To the editor:
“Taxes. Do something about taxes.”
Ask a New Jersey resident for an issue facing the state, and that’s the response you’ll most often get.
But, ever since four members of our Hopewell Township Committee decided to do something to give our stretched tax dollars much-needed flexibility at the HTC’s July 30 meeting, the opinion page has seen much disapproval from some former HTC members or those close to former members.
Leadership means taking on our collective challenges. It means more than criticism. It means helping as we, as a community, seek solutions.
The PILOT (payment in lieu of taxes) for the Zaitz tract, the letters allege, will hurt school funding.
But here’s township attorney Kevin McManimon at the July 30 meeting on waiting a bit to see the impact the development will have on our schools rather than committing money beforehand based on outdated funding formulas:
“Most towns desire to preserve the kind of flexibility that allows them to make those decisions as the project unfolds and the population within those projects is realized, and you see, yes, there are school kids here that have an impact on the school, and the school should get some of the money, and they’ve given some of that money, or, probably more likely than that, on the other side, is that the impact on the schools is much less significant than old studies would have projected.”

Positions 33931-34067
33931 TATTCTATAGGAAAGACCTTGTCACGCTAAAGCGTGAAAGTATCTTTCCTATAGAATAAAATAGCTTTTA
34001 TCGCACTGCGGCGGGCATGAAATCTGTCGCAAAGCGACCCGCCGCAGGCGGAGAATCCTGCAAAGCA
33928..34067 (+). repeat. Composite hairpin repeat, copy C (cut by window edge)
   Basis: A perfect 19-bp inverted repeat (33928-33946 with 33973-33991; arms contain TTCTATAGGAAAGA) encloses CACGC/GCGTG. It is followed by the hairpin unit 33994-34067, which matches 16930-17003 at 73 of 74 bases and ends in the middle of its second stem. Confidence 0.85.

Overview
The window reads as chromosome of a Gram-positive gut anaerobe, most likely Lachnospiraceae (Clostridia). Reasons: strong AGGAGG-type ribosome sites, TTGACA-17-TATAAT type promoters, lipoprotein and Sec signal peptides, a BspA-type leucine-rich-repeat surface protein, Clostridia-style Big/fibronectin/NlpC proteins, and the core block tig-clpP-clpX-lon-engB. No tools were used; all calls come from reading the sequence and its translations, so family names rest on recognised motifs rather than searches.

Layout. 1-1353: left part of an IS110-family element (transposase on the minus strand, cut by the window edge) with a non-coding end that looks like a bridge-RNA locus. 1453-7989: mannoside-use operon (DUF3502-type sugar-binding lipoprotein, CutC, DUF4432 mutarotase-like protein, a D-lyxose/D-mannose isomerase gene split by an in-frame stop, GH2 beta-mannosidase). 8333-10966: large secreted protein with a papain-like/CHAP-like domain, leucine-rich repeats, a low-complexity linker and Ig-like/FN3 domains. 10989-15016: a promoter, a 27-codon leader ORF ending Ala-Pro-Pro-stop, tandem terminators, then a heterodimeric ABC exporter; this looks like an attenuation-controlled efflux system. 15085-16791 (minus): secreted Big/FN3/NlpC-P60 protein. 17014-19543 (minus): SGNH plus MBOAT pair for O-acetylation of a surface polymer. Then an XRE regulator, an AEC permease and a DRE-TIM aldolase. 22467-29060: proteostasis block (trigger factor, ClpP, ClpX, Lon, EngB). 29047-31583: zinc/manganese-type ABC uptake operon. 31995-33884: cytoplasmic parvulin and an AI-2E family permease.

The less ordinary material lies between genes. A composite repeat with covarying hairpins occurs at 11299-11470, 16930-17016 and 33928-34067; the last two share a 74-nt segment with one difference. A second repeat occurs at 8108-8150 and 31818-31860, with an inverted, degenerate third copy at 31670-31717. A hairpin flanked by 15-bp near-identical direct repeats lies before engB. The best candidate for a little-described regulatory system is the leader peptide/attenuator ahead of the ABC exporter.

Here’s Deputy Mayor Julie Blake, also on July 30, on how school funding is already heavier, proportionally, on the township than the boroughs:
“We are currently paying $22,000 per student in Hopewell Township and probably somewhere between $16,000 and $17,000 per pupil in Hopewell Borough and Pennington Borough.”
And from the last meeting, on August 27:
“We’re going to be paying for our portion of the schools, but what we’re not doing is we’re not increasing our share. We’re not paying more than our fair share (relative to the other municipalities).”
Sounds like careful stewardship of our tax dollars. That said, they know our schools need their funding.
Mayor Kevin Kuchinski mentioned at the August meeting that the HTC made a proactive payment to the school district from the Capital Health PILOT. The committee did that even though, of course, the medical offices have no students living there, recognizing that the schools would have received revenue had there been no PILOT.
Blake is a longtime public-school employee. Kuchinski is the president of the Hopewell Valley Education Foundation. Are we supposed to think they’d agree to something that would hurt our schools? Our school district – recently rated 16th of more than 500 in the state by Niche – is a point of pride in our community. Would we elect leaders who would adopt a plan that would hurt our schools?
That’s what those letters are asking us to buy. No sale here.
Andrew Borders is a member of the Hopewell Township Zoning Board but writes as an individual resident.